And black women win Grammys. Of course they do. But they win niche awards — those bestowed on contributions to R&B or Soul music. And even then, the awards tend to be given to black men over black women. Beyoncé happens to be the second most awarded and most nominated female artist in Grammy history, regardless of race, with 20 awards and 53 nominations. But she has never taken home Album of the Year or Record of the Year — the most coveted awards at the Grammys — and was never nominated for Best New Artist, with or without Destiny’s Child. The percentage of black women’s wins and nominations in these 3 categories is disproportionately low to the groundbreaking music they create.
Like I said, I’ve long known the Grammys skewed racist in their awards, but it wasn’t until last night that I realized with full-force that the Grammys actually hates black women. The epic snub of leaving Natalie Cole out of the stand-alone tribute portion of the show was glaring and unforgivable, not to mention unforgettable. Cole is a music legend and Grammy history maker on more than one front. In a 3 and 1/2 hour broadcast, the Grammys somehow found time to pay lengthy tribute to David Bowie, Maurice White, B.B. King, and Glenn Frey — as they should have. These men were all giants in the music industry. But Natalie Cole is arguably just as important if not more so, but she only received a few quick seconds in the “In Memoriam” list towards the end of the broadcast.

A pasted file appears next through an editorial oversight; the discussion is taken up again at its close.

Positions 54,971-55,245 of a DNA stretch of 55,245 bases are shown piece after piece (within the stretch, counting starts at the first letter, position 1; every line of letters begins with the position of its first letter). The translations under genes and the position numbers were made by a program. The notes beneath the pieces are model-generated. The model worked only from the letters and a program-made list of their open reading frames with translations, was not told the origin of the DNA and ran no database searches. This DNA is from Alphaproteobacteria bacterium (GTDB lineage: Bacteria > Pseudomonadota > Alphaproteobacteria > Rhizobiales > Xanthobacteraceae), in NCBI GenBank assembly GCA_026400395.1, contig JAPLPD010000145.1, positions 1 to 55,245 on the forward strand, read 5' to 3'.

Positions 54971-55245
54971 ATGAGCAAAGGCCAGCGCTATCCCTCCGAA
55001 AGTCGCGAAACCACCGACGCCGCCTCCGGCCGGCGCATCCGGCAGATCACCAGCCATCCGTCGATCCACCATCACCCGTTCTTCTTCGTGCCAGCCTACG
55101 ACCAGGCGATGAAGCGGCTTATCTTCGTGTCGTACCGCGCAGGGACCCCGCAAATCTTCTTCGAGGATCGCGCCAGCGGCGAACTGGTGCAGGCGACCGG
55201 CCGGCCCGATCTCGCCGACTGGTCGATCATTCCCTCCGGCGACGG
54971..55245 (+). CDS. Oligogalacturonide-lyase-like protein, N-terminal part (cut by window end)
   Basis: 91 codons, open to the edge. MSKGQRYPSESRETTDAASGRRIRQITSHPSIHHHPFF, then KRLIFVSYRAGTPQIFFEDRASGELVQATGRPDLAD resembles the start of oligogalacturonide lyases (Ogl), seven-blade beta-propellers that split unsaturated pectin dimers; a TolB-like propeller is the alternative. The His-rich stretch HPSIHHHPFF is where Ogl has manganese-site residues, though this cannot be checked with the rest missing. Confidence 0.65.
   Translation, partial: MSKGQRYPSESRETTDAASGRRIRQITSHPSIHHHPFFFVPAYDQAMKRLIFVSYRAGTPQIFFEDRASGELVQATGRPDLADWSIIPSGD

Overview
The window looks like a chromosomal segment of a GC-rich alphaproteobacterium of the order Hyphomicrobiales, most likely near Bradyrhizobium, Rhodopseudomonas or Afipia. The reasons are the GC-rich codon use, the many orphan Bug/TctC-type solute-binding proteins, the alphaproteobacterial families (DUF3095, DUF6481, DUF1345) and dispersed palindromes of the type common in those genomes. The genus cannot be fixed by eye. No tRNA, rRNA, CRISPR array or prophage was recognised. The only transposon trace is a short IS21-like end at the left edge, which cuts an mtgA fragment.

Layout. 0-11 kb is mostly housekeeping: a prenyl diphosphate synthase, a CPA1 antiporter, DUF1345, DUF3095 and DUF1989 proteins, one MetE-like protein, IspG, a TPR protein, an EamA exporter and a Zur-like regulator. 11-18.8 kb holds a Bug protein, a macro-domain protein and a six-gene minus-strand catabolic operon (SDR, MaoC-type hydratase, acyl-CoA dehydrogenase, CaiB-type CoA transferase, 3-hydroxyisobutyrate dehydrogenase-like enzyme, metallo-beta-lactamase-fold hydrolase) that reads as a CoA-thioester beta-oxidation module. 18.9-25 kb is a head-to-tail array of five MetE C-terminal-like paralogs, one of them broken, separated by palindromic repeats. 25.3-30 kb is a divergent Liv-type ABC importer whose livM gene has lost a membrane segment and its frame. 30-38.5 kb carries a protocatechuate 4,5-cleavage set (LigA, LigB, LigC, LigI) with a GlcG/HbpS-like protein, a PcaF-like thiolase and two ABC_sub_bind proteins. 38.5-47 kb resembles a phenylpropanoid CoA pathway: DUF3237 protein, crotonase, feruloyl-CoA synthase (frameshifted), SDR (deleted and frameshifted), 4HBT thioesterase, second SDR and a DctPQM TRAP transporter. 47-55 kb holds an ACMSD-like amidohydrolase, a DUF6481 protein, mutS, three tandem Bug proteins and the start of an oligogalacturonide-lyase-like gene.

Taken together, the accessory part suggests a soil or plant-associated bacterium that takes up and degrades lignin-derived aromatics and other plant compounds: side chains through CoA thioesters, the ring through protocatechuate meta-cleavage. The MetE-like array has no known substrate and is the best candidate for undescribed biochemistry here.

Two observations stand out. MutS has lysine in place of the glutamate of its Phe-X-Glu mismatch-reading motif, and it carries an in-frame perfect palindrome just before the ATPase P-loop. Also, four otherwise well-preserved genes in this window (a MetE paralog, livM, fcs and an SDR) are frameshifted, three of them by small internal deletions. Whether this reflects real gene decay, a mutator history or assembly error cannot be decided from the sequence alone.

Natalie Cole won 9 Grammys over the course of her career — the 4 artists given tribute on the 58th annual Grammy Awards telecast won 30 split amongst them, with the majority (15) of those being awarded to B.B. King. The Grammys chose to ignore Cole’s important contributions to Black history as well — during Black History month — despite the fact they were the ones that gave her the awards that made history. She was the first black person, regardless of gender, to win the Best New Artist award in 1976. She was the first black woman to win Album of the Year in 1992 with Unforgettable. She also won Record of the Year the same year with the title track of that album. She is the only black woman to win all three of those majorly coveted awards. To not be given a tribute is not just an oversight — it’s a willful ignorance of the important black feminist history Natalie Cole made at the Grammys and in music. It’s unacceptable and inexcusable. To sleight Cole in this way shows just how little value the Grammys put on black women’s art and music. And just how much they fear powerful and talented black women.
Sadly, Cole’s sleight is only the latest in a long run of refusing to honor the important contributions of black women in music. Moreover, not only does the Grammys refuse to honor black women’s important work, they do so while also using the labor and celebrity of black women to garner ratings. Lead-up to last night’s Grammys boasted a performance by Ms. Lauryn Hill. However, Hill’s camp issued a statement that the invitation came too late and had not been confirmed when the Grammys announced her appearance. The broadcast also tempered a powerful performance by Andra Day by adding Ellie Goulding instead of letting her perform the moving (and political) “Rise Up” on her own.